The Personal Blog of Stephen Sekula

Why isn’t every physicist an open-source consumer?

In the last few weeks – and, indeed, years – I am more and more stuck by the fact that physicists are not wide-spread open-source consumers. I’ll give a key example, and then conclude.

Microsoft Office. It’s offered for cheap to institutions, especially adademic ones, in order to get people to use it. It’s like a free sample from a drug dealer. “Have a little Office for free (or a reduced price)”, they say, “and see if you like it. If you want more, just come back later.” Students especially like free stuff – food, drink, software. Give it to them for free and they’re hooked.

There are two problems with this. The first is that eventually all students graduate and move one, and then they’re not students anymore. That means paying full price for the same fix you used to get for free. The second is that there are others of us that are not students, and have to pay full price anyway. Or, we can get the software using academic discount, but that’s no better than the dealer sampler.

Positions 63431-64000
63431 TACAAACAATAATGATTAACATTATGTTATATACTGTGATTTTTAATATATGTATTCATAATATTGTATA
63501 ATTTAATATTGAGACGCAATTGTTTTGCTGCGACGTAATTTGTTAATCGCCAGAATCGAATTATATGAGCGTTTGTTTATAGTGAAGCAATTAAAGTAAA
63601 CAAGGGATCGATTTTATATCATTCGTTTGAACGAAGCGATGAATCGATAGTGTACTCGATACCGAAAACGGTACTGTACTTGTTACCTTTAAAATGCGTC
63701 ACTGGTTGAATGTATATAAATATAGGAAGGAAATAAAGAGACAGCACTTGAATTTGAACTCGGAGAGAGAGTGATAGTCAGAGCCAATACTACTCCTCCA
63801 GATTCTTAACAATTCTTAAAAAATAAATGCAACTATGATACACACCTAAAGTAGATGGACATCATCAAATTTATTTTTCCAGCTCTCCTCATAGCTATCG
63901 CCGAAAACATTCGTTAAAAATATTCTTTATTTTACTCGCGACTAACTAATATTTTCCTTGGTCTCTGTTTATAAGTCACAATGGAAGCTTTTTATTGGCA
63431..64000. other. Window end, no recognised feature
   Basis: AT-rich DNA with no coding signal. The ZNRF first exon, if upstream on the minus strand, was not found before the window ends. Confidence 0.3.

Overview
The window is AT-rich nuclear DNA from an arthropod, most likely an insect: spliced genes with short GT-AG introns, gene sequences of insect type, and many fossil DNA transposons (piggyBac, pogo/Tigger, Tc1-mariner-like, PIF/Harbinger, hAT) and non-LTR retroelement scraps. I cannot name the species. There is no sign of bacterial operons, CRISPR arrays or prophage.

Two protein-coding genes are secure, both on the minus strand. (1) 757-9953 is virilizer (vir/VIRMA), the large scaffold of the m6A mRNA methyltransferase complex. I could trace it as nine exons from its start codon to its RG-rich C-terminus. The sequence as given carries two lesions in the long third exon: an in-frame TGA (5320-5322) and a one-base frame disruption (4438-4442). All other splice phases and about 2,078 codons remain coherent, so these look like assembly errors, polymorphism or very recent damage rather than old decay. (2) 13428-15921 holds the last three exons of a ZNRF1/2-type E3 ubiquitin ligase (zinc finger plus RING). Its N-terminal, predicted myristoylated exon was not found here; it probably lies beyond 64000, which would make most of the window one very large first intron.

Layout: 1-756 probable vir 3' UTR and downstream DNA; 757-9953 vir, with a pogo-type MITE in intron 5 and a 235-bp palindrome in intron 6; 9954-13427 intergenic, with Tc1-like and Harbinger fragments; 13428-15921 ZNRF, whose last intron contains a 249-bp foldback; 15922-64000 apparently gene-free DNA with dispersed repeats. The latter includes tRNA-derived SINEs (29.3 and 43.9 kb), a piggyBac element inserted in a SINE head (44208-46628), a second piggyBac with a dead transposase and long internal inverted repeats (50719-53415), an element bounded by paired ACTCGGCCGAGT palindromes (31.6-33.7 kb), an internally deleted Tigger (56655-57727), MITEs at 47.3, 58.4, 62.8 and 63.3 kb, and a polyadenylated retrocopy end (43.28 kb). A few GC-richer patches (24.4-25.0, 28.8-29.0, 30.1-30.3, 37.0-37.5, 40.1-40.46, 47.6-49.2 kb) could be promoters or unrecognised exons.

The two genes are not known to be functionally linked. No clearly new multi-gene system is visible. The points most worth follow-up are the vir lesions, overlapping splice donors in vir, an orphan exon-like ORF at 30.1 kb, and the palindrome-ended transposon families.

Instead, why not just use something that works great on Mac, Windows, and Linux, all for free? Why isn’t every physicist doing this? That way, we don’t spend 5 minutes in each meeting complaining about how somebody can’t open the PPT file, or somebody needs it converted to PDF, or postscript, or some other format. Just making the switch will save 5-10% on each meeting! As a physicist, I HATE spending more time in a meeting than is needed.

I advocate that all physicists switch to Latex and PDFLatex, so they instantly get PDF files out the other end, or use OpenOffice, which also lets you open the file on any computer or convert it to PDF. Here are some sites to get you going:

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